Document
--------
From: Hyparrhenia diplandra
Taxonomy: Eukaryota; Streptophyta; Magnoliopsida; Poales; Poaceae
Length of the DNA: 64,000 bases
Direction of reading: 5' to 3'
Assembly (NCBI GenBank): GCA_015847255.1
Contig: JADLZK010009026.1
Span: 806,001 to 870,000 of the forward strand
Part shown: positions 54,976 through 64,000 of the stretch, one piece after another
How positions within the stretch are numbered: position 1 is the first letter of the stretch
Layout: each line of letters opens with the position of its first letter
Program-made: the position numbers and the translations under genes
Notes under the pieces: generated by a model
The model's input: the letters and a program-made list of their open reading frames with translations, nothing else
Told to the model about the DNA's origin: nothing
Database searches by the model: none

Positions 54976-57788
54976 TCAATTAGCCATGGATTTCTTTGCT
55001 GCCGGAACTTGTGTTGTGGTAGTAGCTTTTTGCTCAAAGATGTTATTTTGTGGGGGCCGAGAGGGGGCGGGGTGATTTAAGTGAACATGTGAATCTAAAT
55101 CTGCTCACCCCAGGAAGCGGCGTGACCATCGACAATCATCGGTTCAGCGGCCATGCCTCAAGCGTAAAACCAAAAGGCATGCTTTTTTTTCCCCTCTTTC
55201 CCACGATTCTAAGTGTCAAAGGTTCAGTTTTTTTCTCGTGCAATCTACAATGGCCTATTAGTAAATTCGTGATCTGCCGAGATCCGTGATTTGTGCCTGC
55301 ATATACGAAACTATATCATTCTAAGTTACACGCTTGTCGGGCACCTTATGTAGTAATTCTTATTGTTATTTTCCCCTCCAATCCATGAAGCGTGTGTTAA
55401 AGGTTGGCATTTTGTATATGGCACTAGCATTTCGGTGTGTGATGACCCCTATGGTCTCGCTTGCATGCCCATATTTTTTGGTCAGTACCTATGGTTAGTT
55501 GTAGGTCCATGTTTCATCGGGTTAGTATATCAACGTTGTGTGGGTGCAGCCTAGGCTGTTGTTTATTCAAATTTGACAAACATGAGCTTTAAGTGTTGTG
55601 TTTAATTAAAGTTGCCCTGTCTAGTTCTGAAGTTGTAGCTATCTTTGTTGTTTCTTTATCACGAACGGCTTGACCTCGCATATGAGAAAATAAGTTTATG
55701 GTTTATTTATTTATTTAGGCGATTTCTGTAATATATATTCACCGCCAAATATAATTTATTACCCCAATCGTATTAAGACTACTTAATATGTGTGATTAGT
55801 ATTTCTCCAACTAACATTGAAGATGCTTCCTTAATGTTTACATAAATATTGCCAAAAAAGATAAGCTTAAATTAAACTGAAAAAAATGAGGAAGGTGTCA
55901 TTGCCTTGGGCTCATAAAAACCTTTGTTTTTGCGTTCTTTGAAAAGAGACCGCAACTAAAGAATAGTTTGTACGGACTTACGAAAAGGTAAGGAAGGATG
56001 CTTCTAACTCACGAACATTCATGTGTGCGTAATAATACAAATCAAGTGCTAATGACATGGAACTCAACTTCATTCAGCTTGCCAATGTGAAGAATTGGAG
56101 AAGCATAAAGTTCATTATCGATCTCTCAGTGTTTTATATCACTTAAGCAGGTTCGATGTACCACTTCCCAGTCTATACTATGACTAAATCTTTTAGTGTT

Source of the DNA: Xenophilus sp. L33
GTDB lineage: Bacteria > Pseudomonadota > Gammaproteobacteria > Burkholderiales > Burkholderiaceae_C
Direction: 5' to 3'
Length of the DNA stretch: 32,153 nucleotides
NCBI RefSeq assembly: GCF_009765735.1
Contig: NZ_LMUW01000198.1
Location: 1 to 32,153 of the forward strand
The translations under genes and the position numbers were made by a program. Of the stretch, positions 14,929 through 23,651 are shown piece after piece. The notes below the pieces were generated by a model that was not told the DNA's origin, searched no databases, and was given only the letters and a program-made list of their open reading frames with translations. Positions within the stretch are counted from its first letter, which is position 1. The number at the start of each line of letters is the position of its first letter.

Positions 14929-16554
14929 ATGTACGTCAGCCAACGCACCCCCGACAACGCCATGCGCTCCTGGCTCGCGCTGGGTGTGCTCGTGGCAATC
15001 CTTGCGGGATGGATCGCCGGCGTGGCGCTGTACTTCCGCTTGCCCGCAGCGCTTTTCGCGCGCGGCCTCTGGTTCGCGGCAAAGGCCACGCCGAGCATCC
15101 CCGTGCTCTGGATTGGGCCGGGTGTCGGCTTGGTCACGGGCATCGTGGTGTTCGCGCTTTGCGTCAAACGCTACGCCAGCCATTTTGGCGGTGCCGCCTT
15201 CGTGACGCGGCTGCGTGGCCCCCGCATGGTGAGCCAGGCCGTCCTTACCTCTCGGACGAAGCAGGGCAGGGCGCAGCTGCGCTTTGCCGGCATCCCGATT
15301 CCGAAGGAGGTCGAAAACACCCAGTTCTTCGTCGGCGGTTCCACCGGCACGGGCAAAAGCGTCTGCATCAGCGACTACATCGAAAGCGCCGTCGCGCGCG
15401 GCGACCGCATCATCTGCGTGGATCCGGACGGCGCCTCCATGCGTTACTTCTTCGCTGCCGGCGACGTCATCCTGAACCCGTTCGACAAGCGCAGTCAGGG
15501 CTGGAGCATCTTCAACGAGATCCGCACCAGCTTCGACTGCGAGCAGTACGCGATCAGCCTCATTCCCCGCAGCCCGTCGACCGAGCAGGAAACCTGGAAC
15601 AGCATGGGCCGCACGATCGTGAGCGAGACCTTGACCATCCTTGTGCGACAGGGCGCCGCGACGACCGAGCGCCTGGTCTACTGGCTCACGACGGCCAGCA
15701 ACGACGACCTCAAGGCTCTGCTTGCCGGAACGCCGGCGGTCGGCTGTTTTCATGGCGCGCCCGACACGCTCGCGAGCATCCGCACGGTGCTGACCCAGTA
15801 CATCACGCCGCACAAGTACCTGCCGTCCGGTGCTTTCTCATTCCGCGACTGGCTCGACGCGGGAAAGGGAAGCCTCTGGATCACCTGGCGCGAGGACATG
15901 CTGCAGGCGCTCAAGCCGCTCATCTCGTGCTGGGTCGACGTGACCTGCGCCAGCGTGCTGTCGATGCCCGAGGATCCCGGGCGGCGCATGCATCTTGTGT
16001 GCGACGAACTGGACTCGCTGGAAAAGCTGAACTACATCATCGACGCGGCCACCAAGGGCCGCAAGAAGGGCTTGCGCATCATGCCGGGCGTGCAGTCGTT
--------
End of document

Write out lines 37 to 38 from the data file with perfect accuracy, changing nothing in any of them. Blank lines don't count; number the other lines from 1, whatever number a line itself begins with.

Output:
The translations under genes and the position numbers were made by a program. Of the stretch, positions 14,929 through 23,651 are shown piece after piece. The notes below the pieces were generated by a model that was not told the DNA's origin, searched no databases, and was given only the letters and a program-made list of their open reading frames with translations. Positions within the stretch are counted from its first letter, which is position 1. The number at the start of each line of letters is the position of its first letter.

Positions 14929-16554